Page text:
‘The best sort of comfort food.’

A bottle of Chianti arrived and was poured, ruby red, into huge glasses.

‘Comfort drink,’ Simon lifted his to her and smiled, that devastating, extraordinary smile. The restaurant was full but there was no one else at all in the room, in Lafferton, in the world. This is happiness, Freya said, this, now. Perhaps I have never known what it was until tonight.

And then they talked, as they had talked on the evening in his flat, filling in more of the spaces they had left then, discovering more about each other’s lives, talked about Simon’s last visit to Italy and the preparations for his next exhibition, a little about the choir – but he didn’t sing, wasn’t interested in music, liked silence; about cricket, which he played for Lafferton police and also in his mother’s village; about his childhood again, which Freya thought he was still trying to explain to himself as much as to her; his being a triplet and also the different one of the three seemed to intrigue rather than trouble him. They moved to her childhood, the Met, and then her marriage which she had glided over quickly the last time; it was like Simon’s childhood – she needed to try and understand and explain it to herself, and as she talked about it to him now, she thought she might at last have begun to do so. They went on to books – they had similar tastes in fiction – food – he cooked but was not, he said, unacquainted with Tesco’s Finest range – Meriel’s charities. They did not talk about work. The restaurant food was exactly as he had said, old-fashioned and unfashionable 1960s Italian, wonderfully cooked, wonderfully fresh. They gazed at the pudding trolley for several nostalgic moments – tiramisu, sherry trifle, coffee and brandy mousse, crème brûlée, chocolate gateau, with jugs of golden cream – but in the end passed it up in favour of cappuccinos.

The restaurant emptied. They sat on, talking. Rain battered suddenly against the windows.

Simon Serrailler caught her glance and held it. ‘Thanks for this,’ he said and smiled again.

Freya heard Sharon Medcalf’s voice in her head. God, he’s broken more hearts than I’ve had hot dinners. And chirpy Nathan’s, his face worried for her. Barking up the wrong tree there, Sarge.

She looked across the table. Oh no, absolutely the right tree.

Simon stirred his coffee. ‘You like it in Lafferton, don’t you?’

‘Love it. I should have moved long before I did. I’ve been lucky to find friends so quickly too, lucky with people at work. Lucky.’

‘Sorry to have blighted it all with the drugs op.’

She waved her hand. But then, for a moment, broke out of her trance of bemused delight, remembering the others, remembering what she owed them.

‘Just one thing, sir – it’s work though, so if you’d prefer not …’

‘No, fine. And it’s Simon in here.’

She felt herself flush. Focus, she said, focus. ‘I’m unhappy that the missing persons case has been downgraded.’

Serrailler sighed. ‘I know, I understand how much you’ve put into it, but the Super had a good look at the files and said enough. I couldn’t honestly justify putting up a fight. The public appeals drew precious little and we’ve no evidence of foul play. Without that, we simply can’t give it high priority any longer. You know that. We’ve thrown an awful lot at it, you know.’

‘Supposing these women have been murdered?’

‘But we’ve no reason to suppose they have.’

‘Something has happened. They didn’t go off voluntarily. I just know that. Nor did the mountain biker, and nor for that matter did Jim Williams’s dog.’

‘I think we’ll leave the dog out of it.’

‘There’s something … I know there’s something.’ She crushed a sugar cube into fragments on the tablecloth with the back of her spoon. ‘Come on, you agree with me, don’t you?’

Simon shook his head. ‘Probably. But whatever gut feeling you and I have won’t –’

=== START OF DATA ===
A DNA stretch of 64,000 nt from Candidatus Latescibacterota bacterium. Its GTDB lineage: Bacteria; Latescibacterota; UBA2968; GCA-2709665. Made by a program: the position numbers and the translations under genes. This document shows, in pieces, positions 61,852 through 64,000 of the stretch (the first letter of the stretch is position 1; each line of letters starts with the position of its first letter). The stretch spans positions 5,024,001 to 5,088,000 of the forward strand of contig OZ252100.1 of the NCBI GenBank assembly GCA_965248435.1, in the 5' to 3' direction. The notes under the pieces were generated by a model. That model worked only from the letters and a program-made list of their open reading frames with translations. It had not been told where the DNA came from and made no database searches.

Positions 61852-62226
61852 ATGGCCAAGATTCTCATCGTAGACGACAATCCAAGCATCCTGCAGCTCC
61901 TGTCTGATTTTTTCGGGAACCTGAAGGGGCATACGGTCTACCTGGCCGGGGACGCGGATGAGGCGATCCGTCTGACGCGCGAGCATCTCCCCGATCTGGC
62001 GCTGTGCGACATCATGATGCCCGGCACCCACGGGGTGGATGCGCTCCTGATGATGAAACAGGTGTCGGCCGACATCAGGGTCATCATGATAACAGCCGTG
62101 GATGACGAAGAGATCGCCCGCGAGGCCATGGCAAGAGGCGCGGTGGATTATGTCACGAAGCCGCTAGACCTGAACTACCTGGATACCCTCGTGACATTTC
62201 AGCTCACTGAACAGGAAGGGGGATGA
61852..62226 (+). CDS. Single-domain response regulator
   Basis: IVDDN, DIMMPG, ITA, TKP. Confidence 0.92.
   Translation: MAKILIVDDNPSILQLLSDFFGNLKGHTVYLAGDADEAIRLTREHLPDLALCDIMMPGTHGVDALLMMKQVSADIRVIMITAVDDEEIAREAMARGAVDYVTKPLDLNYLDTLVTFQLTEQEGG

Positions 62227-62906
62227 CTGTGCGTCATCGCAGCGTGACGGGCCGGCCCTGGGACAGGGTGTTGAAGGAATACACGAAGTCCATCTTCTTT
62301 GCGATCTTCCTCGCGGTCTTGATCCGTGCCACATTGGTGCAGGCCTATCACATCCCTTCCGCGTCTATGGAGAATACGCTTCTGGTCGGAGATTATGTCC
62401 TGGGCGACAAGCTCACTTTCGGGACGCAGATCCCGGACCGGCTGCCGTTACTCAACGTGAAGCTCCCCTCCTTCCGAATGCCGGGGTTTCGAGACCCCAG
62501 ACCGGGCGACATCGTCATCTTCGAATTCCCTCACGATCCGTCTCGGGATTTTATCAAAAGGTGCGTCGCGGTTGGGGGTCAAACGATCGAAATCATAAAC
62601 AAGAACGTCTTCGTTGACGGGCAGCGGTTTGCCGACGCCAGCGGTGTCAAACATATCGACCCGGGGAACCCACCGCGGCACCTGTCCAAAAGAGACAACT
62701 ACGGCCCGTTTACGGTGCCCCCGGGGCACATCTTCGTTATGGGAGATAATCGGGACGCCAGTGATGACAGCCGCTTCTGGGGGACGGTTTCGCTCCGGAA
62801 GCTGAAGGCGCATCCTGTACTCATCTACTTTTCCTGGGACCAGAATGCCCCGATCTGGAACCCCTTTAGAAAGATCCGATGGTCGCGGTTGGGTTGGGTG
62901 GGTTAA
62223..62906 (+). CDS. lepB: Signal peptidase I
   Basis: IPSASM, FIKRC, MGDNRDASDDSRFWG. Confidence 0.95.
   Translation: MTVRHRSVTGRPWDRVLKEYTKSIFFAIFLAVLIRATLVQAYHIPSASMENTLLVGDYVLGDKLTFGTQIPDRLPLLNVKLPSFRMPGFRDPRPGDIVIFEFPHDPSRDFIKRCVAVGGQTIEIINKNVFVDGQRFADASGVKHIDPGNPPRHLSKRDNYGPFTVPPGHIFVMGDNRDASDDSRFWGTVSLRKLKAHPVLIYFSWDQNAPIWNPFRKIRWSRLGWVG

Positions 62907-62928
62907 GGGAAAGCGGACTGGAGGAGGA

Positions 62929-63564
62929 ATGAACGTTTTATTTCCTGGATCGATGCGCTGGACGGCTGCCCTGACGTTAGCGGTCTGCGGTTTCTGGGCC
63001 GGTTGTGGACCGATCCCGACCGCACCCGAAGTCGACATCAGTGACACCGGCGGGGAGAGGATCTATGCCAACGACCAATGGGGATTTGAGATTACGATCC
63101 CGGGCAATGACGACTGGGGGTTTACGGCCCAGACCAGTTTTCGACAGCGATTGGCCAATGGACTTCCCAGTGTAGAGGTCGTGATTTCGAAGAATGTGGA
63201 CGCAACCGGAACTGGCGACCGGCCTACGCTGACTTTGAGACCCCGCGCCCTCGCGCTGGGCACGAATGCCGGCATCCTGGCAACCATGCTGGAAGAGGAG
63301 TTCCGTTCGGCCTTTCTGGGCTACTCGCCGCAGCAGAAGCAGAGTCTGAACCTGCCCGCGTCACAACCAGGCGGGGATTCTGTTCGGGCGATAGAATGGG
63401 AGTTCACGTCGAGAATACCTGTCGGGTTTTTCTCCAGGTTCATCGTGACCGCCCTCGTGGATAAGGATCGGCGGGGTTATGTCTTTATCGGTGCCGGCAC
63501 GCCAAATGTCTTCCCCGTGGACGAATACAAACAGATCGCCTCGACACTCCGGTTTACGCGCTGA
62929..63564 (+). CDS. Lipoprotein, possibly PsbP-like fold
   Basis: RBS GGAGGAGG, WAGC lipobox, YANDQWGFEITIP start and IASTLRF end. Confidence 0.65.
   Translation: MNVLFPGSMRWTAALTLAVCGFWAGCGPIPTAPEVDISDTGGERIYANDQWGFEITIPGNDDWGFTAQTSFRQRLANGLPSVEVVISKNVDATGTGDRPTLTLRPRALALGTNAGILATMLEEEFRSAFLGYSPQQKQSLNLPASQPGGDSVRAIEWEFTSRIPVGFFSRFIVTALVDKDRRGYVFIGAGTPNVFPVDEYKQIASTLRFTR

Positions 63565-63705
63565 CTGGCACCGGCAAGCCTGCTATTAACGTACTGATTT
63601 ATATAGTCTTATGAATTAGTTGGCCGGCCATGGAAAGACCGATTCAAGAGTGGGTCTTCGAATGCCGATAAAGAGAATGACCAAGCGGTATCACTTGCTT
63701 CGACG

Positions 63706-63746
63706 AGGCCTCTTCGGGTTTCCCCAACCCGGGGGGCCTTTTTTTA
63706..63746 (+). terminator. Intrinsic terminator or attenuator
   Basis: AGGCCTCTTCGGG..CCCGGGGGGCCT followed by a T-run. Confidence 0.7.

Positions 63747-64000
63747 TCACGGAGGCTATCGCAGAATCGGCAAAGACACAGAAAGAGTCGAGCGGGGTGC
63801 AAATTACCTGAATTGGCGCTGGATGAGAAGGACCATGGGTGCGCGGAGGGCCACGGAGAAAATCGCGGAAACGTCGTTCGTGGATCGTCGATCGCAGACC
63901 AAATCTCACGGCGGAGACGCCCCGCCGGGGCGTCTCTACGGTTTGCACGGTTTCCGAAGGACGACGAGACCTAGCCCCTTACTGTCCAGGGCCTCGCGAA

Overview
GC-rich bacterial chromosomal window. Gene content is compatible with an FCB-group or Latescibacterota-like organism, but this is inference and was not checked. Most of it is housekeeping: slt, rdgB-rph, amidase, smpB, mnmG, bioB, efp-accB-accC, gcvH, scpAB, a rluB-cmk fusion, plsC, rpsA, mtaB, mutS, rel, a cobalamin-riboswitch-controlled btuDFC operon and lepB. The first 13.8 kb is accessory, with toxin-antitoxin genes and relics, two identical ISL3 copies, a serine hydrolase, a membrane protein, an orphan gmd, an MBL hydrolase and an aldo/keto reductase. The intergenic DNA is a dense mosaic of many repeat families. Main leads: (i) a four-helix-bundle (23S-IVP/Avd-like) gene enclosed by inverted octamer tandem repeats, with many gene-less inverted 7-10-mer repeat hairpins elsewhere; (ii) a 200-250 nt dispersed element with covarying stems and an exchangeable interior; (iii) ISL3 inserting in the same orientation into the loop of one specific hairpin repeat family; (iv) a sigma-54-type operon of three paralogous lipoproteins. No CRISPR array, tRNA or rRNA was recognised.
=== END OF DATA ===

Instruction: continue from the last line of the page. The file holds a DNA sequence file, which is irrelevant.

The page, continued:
‘– justify any more resources. God, I hate that word.’

‘What – resources?’

‘Why don’t we all just say what we mean, which is money? It all boils down to money. People’s lives boil down to money.’

‘No. The first tiny scrap of evidence that any of these missing people has come to harm and we upgrade the whole thing and put everything we’ve got on to it.’

‘I’d better go through the scrap heaps again then.’

The waiter was ostentatiously brushing non-existent crumbs off the table next to them.

‘God, we’re the last. What time is it?’

Simon laughed. ‘Twenty past twelve.’

Freya reached for her bag but he was already on his feet and Giovanni was coming over to him, handing him the bill. The whole thing was accomplished swiftly and smoothly. He’s done this plenty of times. He’s been here plenty of times. Who? When? How many …?

Stop that. It doesn’t matter. You are here, this is now.

‘I’ll walk you up to the taxi rank in the square.’

‘No, it’s not far, you’re almost on your own doorstep.’

They went out into the narrow lane and at once heard the bolts being drawn across the restaurant door.

‘I think we may have outstayed our welcome,’ Freya said. ‘Look, I’m fine on my own.’

‘Not at this time of night, even in Lafferton.’

‘I’ve been on the beat in some shady bits of London.’

‘Forget you’re a copper. Think of yourself as a young, attractive and therefore vulnerable female.’

This is now. This is the beginning. This is all.

They reached the empty town square. At the rank on the far side, a couple of cabs waited, both empty, but as they neared them, a driver appeared.

‘In a puff of smoke,’ Simon said. ‘They go into holes in the ground for warmth.’

A wind came snaking down the open square towards them. Freya pulled the pashmina up more closely around her neck.

And then it was over, the engine had started, Simon opened the cab door and closed it after her so quickly she was mumbling her thanks as they were moving off. She looked back to see him raise a hand briefly, and then go off in the direction of the cathedral and his flat. She came crashing to earth, in the back of the taxi which smelled of cold leather and stale smoke. He had not made a move to kiss her on the cheek, to touch her shoulder, to do anything other than smile again, say goodnight, and put her into the cab. But her reaction lasted only until she stepped inside her house and switched on the lights. It was still comfortably warm. She sat on the sofa and went over every moment of the evening, every word he had spoken, every look he had given her, every nuance of everything, and when she went to bed, could not sleep and so went over it all again.

It was not until the following morning that she remembered the night she had gone to stand in the dark close outside his building and seen him arrive with the small woman in a trench coat and walk with his arm round her, to her car.

Giovanni’s, she thought at once, they had been to Giovanni’s.